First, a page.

3. Aromatase regulation in the brain
Aromatase and BDE2 levels in the brain can be regulated by both transcriptional and post-transcriptional mechanisms, as well as a diverse array of intrinsic and extrinsic factors (Fig. 4). In this section, we will review these key mechanisms and factors that control aromatase expression/activity and E2 production in the brain

3.1. Phosphorylation
3.2. Glutamate
3.3. Transcriptional regulation
3.4. Gonadectomy and sex differences
3.5. Hormones
3.6. Aging, diet, metabolism, and obesity
3.7. Environmental pollutants
3.8. Drugs
3.9. Brain injury and inflammation

4. Role of brain aromatase and BDE2 in sexual differentiation, reproduction, and socio-sexual behavior
The above studies demonstrated aromatase localization and BDE2 production in many brain regions in multiple species, and showed regulation occurs by multiple processes and factors, often in a tissue- or cell-specific manner. In the following sections, we will review and discuss the evidence supporting multiple important functional roles implicated for BDE2 in the brain.

4.1. Regulation of sexual differentiation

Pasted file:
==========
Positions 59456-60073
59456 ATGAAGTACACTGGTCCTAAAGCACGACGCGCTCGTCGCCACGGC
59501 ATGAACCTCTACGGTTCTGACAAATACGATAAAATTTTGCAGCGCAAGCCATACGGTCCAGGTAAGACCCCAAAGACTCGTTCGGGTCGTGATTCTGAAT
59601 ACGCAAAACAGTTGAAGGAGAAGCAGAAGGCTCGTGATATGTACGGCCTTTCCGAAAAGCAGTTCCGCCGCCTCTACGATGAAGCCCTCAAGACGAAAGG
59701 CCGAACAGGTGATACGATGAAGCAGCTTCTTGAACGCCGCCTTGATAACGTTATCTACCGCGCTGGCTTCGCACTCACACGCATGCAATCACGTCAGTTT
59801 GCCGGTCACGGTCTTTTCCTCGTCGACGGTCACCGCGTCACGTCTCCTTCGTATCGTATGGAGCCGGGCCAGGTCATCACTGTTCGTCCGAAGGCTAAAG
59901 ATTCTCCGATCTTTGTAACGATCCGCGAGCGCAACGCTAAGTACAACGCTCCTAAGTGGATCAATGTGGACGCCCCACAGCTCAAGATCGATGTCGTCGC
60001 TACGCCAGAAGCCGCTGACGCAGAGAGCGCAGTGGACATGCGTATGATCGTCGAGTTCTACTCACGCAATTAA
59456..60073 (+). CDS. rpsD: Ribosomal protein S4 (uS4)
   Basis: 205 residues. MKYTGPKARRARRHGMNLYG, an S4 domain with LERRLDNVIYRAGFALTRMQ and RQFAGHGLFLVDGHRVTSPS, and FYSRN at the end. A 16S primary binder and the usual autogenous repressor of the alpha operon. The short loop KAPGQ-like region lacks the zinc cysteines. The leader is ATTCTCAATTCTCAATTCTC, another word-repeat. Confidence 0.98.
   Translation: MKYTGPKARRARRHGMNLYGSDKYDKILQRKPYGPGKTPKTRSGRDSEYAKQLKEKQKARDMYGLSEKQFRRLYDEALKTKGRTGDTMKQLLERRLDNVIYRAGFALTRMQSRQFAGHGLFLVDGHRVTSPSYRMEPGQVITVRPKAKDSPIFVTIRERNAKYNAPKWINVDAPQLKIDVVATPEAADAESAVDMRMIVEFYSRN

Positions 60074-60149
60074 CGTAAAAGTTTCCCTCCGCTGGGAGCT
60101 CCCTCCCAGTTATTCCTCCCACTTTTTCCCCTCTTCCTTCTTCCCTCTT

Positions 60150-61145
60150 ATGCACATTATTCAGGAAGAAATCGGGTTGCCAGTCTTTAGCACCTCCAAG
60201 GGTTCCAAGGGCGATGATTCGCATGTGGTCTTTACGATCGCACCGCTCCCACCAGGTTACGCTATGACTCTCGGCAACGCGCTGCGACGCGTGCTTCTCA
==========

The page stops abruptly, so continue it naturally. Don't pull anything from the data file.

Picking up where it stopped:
4.2. Regulation of reproduction
4.3. Regulation of socio-sexual behavior

5. Role of brain aromatase and BDE2 in synaptic plasticity and cognitive function
5.1. Synaptic plasticity
5.2. Cognitive function

6. Role of brain aromatase and BDE2 in neuroprotection
6.1. Aromatase inhibitor and knockdown studies
6.2. Conditional knockout studies - role of NDE2 in neuroprotection
6.3. Conditional knockout studies - role of ADE2 in neuroprotection

7. Future directions and conclusions
Despite the remarkable progress described above in elucidating BDE2 functions in the brain, there remain many unanswered questions that require further studies. Below, we have summarized key questions and future directions that could help advance this important research area and provide clarity to areas where controversy currently exists.

7.1. Development of new animal models
7.2. Sex differences
7.3. Additional clinical studies
7.4. Microglial regulation